Paul Goodness, chief of Farrier Services at Virginia Tech’s Equine Medical Center in Leesburg, Va., says there are many therapeutic farrier options that can be employed, as well as different types of shoes that might help if conformation of the hoof is not good.

“We may use bar shoes or pads to create a more mechanically advantageous situation,” he says. “We also have softer materials to use as shoes. There are synthetic shoes and pads available and it may take trial and error to find what works best for that particular horse. We may simply use an asymmetrical shoe with one side of the shoe wider than the other side.”

If the horse is stiff and stumbling, the shoe may need easy breakover to minimize tripping.

“This can be adjusted in many different ways,” Goodness says. “The farrier can help by changing the mechanics of how the lower leg works, making a dramatic difference.”

Todd Allen, a farrier in Vandergrift, Pa., says arthritis may affect different joints in different horses — everything from ringbone to sore hocks.

“Ringbone occurs most often in front limbs and can be very painful if it is articular (in the joint),” he says. “The best thing we can do as farriers is work with the vet and what he or she finds — whether it’s high ringbone or low ringbone — to see what we can do to make the horse more comfortable in its movement. Breakover can be moved back, making it as easy as possible for that horse.

“It’s also important on those horses to have plenty of support on the back of the hoof, so the hoof doesn’t sink into the ground quite as far. We use a pour pad on many horses, which keeps them on top of the ground.  I pour all my ringbone horses.  The bones descend as the foot loads, and I think there’s sometimes a little pinching as those joints descend.  They press together in the load phase in the stride.”

Wedges can be helpful, as well.

“Wedging to raise the angles on a ringbone horse can sometimes be beneficial, to open up a particular joint,” Allen says. “With a ringbone horse I usually keep their angles on the high side or at least make sure they are not low in their angles.  I try to keep the fronts of those joints open as much as possible.”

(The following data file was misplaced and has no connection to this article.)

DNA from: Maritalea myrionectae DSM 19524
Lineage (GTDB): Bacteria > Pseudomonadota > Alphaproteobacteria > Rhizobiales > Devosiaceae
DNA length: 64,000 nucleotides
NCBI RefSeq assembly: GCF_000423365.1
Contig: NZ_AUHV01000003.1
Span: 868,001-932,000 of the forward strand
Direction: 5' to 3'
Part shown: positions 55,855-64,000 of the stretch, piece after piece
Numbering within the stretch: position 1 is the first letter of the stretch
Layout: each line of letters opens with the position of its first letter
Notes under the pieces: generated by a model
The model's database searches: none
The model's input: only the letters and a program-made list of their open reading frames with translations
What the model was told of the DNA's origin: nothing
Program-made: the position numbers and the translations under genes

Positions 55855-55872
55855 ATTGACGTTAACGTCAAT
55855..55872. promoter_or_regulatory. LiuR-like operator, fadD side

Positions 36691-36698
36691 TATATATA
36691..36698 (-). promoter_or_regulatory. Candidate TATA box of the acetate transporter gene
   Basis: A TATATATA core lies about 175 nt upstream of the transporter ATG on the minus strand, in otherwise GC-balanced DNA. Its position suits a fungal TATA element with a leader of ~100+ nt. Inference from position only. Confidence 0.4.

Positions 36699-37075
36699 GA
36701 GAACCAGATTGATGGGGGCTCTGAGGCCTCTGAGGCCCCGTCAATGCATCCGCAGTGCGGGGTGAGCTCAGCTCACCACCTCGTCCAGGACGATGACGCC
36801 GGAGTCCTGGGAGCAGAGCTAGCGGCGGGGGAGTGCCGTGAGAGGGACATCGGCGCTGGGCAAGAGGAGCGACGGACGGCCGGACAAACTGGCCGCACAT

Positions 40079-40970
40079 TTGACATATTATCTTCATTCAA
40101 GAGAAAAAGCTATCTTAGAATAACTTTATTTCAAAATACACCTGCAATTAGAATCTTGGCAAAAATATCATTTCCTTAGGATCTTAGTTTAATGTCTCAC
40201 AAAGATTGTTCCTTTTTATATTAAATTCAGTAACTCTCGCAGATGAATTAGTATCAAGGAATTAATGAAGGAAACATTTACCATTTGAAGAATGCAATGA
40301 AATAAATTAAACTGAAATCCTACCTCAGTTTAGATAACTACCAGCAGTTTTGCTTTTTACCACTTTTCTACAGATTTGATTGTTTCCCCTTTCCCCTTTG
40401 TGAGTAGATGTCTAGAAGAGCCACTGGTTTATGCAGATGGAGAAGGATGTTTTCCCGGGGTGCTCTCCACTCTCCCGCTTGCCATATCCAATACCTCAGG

In the hind legs, Allen sees most problems in the hocks. There’s always the question of which comes first — front end or hind end problems.

“I think sore hocks cause a lot of other problems, he says. “Some owners ignore the hocks and then wonder why their horse starts having front end problems. I think many front end problems can be attributed to sore hocks, and vice versa.”

In some instances a person doesn’t know the horse has multiple limb problems until one gets really bad and they block it and the opposite front shows lameness.

“That horse has been sore in both front feet/legs for a long time but just happened to get worse on one of them,” Allen says. “To help a horse with sore hocks I shoe with a lot of length and a lot of lateral support. The trim is very important so the horse is unilaterally balanced in the hocks, from side to side. It all goes back to basic shoeing, but there are still a lot of farriers who short shoe them all the way around. Keep the heels back with the trim, supported and compliment it with the shoe fit, and give the foot a little length and support back there. Some people recommend a bar shoe for a hock-sore horse, but most do fine with a good, sound shoeing job with sufficient shoeing length and support.

“A lot of times these feet grow out of control. I’ve had feet that I sometimes wonder what I am doing wrong. Then I find out later that this horse has pain somewhere and is compensating for that.”